One of the most common examples of deliberate misdirection is ticket booking on Ryanair Airlines. Here when buying a ticket users are directed to purchase travel insurance. But on clicking the travel insurance dropdown menu they get a list of Countries of Residence. The option to opt-out from purchasing the travel insurance is at the bottom of the list.
The trick here is that instead of buying travel insurance or opting out from it, users eventually end up telling their country of residence, as the dropdown menu makes it look like there’s no option to deselect the country of residence.
Another one of the popular dark patterns misdirection is confirmshaming. Here the users are made to opt for options by shaming them if they opt otherwise. This pattern is mainly used to make users sign up/register for a mailing list.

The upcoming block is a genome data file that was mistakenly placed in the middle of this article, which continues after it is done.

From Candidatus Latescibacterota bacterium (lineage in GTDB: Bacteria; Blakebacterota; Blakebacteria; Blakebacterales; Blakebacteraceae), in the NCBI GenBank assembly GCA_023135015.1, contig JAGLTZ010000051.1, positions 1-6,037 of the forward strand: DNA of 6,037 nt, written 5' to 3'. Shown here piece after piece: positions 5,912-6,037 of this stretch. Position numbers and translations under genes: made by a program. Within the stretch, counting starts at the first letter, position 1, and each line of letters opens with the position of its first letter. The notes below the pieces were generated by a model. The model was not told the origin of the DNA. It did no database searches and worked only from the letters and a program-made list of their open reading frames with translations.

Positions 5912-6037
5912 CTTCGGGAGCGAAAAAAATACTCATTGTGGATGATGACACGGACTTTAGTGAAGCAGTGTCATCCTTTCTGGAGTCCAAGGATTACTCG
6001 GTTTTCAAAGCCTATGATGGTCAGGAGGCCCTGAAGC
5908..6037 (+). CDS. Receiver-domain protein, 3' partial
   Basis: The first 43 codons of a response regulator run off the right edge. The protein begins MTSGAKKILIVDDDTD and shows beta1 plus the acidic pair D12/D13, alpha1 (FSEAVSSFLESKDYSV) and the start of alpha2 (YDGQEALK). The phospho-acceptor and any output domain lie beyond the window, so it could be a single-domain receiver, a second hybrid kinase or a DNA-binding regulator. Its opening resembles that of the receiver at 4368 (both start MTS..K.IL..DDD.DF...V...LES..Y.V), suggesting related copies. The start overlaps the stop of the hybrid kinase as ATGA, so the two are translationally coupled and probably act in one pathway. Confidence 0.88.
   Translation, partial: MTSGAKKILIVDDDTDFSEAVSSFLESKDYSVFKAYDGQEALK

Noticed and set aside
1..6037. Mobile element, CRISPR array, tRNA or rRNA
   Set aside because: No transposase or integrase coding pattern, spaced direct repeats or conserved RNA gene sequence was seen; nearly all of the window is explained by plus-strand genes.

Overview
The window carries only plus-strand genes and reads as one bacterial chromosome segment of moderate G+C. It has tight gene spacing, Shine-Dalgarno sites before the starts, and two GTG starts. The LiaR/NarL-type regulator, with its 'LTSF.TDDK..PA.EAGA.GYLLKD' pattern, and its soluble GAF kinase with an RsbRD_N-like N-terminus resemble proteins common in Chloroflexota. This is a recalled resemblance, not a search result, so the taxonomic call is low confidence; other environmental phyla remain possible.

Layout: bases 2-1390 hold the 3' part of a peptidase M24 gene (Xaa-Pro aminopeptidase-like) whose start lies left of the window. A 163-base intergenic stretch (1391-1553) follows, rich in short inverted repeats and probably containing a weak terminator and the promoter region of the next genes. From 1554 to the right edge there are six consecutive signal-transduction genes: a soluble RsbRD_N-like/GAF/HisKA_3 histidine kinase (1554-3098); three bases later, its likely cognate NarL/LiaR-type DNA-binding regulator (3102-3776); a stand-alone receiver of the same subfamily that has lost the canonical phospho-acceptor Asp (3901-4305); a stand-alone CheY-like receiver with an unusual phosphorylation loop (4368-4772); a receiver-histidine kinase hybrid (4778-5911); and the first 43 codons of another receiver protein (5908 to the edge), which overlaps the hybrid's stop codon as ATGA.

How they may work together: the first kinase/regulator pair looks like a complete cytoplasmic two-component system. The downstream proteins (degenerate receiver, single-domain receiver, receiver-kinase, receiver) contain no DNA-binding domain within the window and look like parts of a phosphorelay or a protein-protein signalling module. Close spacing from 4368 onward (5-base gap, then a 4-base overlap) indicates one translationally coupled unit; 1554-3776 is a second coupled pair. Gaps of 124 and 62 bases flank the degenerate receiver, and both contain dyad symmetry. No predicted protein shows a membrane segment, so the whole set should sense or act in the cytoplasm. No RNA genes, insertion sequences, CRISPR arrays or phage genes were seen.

Here, users see a pop-up where there are two options; one is a call to action, usually in bold color; and the second is in a more subtle color shaming the users for not clicking on the first ‘right’ option!
Some of the examples of how shaming options look like are: ‘No thanks, I’m not into saving’, ‘’No thanks, I’d rather not keep up-to-date, ‘I don’t care about kids’ health’, ‘I’m not interested in getting more knowledge’ etc.
Ever looked for the ‘Unsubscribe’ option in the emails but unable to find one?
Well, credit for this confusion goes to the invisible unsubscribe designs, one of the worst types of dark patterns. These are sneaky tactics where the ‘Unsubscribe’ option is greyed out or made kind of invisible in a way that users believe that there is no option to unsubscribe.
Well played, Amazon!
While most companies try to keep the unsubscribing process simple, Amazon is one of the many reputable brands that try to rip the benefits of this dark pattern as they gray out the ‘Unsubscribe’ option.